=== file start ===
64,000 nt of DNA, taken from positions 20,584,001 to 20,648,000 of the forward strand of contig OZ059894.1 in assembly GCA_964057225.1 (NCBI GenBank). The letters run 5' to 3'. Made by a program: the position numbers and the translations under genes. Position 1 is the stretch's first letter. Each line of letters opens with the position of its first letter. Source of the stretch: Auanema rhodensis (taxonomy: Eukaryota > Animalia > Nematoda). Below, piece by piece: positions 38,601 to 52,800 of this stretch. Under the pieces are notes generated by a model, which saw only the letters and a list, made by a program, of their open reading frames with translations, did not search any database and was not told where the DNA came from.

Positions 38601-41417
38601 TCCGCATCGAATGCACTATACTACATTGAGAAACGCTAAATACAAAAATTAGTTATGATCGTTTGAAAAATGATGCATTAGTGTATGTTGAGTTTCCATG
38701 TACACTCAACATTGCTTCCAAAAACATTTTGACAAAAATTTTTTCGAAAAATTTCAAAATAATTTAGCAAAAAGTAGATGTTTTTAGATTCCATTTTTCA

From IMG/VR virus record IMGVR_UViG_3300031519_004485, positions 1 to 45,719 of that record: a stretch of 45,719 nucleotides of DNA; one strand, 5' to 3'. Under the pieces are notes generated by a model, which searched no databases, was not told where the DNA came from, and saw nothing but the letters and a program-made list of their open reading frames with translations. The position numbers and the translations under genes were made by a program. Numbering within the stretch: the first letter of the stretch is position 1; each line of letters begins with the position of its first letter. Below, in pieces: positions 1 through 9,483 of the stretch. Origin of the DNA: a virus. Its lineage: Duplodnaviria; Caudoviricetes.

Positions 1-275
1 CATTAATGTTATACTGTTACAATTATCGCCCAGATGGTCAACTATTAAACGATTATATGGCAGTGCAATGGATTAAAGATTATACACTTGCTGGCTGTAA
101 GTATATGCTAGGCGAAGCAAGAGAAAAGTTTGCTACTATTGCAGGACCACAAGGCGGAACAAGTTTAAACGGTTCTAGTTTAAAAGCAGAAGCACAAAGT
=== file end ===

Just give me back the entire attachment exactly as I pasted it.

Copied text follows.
64,000 nt of DNA, taken from positions 20,584,001 to 20,648,000 of the forward strand of contig OZ059894.1 in assembly GCA_964057225.1 (NCBI GenBank). The letters run 5' to 3'. Made by a program: the position numbers and the translations under genes. Position 1 is the stretch's first letter. Each line of letters opens with the position of its first letter. Source of the stretch: Auanema rhodensis (taxonomy: Eukaryota > Animalia > Nematoda). Below, piece by piece: positions 38,601 to 52,800 of this stretch. Under the pieces are notes generated by a model, which saw only the letters and a list, made by a program, of their open reading frames with translations, did not search any database and was not told where the DNA came from.

Positions 38601-41417
38601 TCCGCATCGAATGCACTATACTACATTGAGAAACGCTAAATACAAAAATTAGTTATGATCGTTTGAAAAATGATGCATTAGTGTATGTTGAGTTTCCATG
38701 TACACTCAACATTGCTTCCAAAAACATTTTGACAAAAATTTTTTCGAAAAATTTCAAAATAATTTAGCAAAAAGTAGATGTTTTTAGATTCCATTTTTCA

From IMG/VR virus record IMGVR_UViG_3300031519_004485, positions 1 to 45,719 of that record: a stretch of 45,719 nucleotides of DNA; one strand, 5' to 3'. Under the pieces are notes generated by a model, which searched no databases, was not told where the DNA came from, and saw nothing but the letters and a program-made list of their open reading frames with translations. The position numbers and the translations under genes were made by a program. Numbering within the stretch: the first letter of the stretch is position 1; each line of letters begins with the position of its first letter. Below, in pieces: positions 1 through 9,483 of the stretch. Origin of the DNA: a virus. Its lineage: Duplodnaviria; Caudoviricetes.

Positions 1-275
1 CATTAATGTTATACTGTTACAATTATCGCCCAGATGGTCAACTATTAAACGATTATATGGCAGTGCAATGGATTAAAGATTATACACTTGCTGGCTGTAA
101 GTATATGCTAGGCGAAGCAAGAGAAAAGTTTGCTACTATTGCAGGACCACAAGGCGGAACAAGTTTAAACGGTTCTAGTTTAAAAGCAGAAGCACAAAGT